The University of Iowa College of Engineering will hold the fourth annual Richard L. Valentine Distinguished Lecture from 3:30 to 4:20 p.m. Friday, September 19, in 101 Becker Communications Studies Building on the UI Campus. The talk is free and open to the public.

David L. Sedlak, Malozemoff Professor in Mineral Engineering, University of California-Berkeley; Co-director of the Berkeley Water Center; and Director of the Institute for Environmental Science and Engineering (IESE) will present on "Water 4.0: An Answer to Urban Water Challenges of the 21st Century."

Sedlak’s research focuses on fate of chemical contaminants, with the long-term goal of developing cost-effective, safe, and sustainable systems to manage water resources.  He is particularly interested in the development of local sources of water. His research has addressed water reuse--the practice of using municipal wastewater effluent to sustain aquatic ecosystems and augment drinking water supplies--as well as the treatment and use of urban runoff to contaminated groundwater form contaminated industrial sites as water supplies.

Currently, his research group focuses on topics including the use of engineered treatment wetlands to remove chemical from effluent-impacted waters; the fate, transport and transformation of perfluorinated chemicals; and development of passive systems for treatment of chemicals in urban runoff.

For more information, go to http://www.pageturnpro.com/University-of-Iowa-College-of-Engineering/60033-2014-Valentine-Lecture/index.html#1 or contact Jenni Rumping at jenni-rumping@uiowa.edu or 319-335-5646.

- See more at: http://www.engineering.uiowa.edu/news/sedlak-speak-urban-water-challenge...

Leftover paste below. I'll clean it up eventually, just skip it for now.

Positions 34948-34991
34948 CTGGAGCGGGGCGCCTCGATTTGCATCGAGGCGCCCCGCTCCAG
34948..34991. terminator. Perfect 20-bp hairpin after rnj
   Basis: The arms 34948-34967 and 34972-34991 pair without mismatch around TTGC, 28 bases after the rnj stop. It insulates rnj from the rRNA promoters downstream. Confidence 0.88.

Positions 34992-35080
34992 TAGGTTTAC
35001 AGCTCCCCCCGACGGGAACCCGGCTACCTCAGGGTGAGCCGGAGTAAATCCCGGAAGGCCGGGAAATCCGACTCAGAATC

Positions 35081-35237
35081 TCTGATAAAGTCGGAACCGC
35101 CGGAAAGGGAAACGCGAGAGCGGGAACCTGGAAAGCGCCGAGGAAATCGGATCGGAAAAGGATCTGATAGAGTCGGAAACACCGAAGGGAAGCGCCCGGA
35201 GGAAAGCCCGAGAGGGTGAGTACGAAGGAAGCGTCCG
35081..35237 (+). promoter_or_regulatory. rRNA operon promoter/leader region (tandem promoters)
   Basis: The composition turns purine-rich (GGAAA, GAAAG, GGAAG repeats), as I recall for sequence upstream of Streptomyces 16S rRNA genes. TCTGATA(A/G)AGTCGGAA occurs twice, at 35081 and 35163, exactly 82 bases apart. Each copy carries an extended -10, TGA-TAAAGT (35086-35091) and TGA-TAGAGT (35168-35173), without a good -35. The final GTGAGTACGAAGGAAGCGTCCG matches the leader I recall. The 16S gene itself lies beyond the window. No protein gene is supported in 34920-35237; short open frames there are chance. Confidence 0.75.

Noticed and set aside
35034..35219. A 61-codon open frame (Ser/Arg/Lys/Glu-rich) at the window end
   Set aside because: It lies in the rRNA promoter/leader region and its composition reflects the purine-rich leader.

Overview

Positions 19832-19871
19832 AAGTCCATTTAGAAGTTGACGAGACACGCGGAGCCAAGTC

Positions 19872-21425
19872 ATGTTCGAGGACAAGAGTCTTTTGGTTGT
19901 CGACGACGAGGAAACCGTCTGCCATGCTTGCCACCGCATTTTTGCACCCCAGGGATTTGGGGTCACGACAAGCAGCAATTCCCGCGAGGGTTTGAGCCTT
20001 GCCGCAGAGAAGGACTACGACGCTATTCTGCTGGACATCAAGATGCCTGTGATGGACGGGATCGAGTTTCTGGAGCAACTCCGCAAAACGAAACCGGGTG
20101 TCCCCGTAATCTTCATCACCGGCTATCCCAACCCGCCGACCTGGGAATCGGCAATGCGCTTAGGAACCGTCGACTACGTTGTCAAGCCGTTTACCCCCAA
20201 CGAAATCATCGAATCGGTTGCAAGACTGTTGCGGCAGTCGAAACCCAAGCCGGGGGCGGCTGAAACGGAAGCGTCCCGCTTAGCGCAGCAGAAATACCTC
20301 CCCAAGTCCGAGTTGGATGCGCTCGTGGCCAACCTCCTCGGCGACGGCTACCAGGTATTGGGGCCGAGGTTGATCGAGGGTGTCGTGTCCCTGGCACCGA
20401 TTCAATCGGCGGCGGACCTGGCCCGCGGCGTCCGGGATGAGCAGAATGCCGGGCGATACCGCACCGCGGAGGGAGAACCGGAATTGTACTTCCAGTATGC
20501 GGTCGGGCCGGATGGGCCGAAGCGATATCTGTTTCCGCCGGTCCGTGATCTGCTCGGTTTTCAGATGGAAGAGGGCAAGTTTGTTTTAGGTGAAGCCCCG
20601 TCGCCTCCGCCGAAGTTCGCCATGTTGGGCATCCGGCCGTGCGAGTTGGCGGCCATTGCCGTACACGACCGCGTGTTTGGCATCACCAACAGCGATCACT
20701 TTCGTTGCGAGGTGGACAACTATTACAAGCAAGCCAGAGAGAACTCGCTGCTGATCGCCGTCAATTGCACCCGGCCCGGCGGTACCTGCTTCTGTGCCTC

The University of Iowa College of Engineering will hold the fourth annual Richard L. Valentine Distinguished Lecture from 3:30 to 4:20 p.m. Friday, September 19, in 101 Becker Communications Studies Building on the UI Campus. The talk is free and open to the public.

David L. Sedlak, Malozemoff Professor in Mineral Engineering, University of California-Berkeley; Co-director of the Berkeley Water Center; and Director of the Institute for Environmental Science and Engineering (IESE) will present on "Water 4.0: An Answer to Urban Water Challenges of the 21st Century."

Sedlak’s research focuses on fate of chemical contaminants, with the long-term goal of developing cost-effective, safe, and sustainable systems to manage water resources.  He is particularly interested in the development of local sources of water. His research has addressed water reuse--the practice of using municipal wastewater effluent to sustain aquatic ecosystems and augment drinking water supplies--as well as the treatment and use of urban runoff to contaminated groundwater form contaminated industrial sites as water supplies.

Currently, his research group focuses on topics including the use of engineered treatment wetlands to remove chemical from effluent-impacted waters; the fate, transport and transformation of perfluorinated chemicals; and development of passive systems for treatment of chemicals in urban runoff.

For more information, go to http://www.pageturnpro.com/University-of-Iowa-College-of-Engineering/60033-2014-Valentine-Lecture/index.html#1 or contact Jenni Rumping at jenni-rumping@uiowa.edu or 319-335-5646.

- See more at: http://www.engineering.uiowa.edu/news/sedlak-speak-urban-water-challenge...

The University of Iowa College of Engineering will hold the fourth annual Richard L. Valentine Distinguished Lecture from 3:30 to 4:20 p.m. Friday, September 19, in 101 Becker Communications Studies Building on the UI Campus. The talk is free and open to the public.

David L. Sedlak, Malozemoff Professor in Mineral Engineering, University of California-Berkeley; Co-director of the Berkeley Water Center; and Director of the Institute for Environmental Science and Engineering (IESE) will present on "Water 4.0: An Answer to Urban Water Challenges of the 21st Century."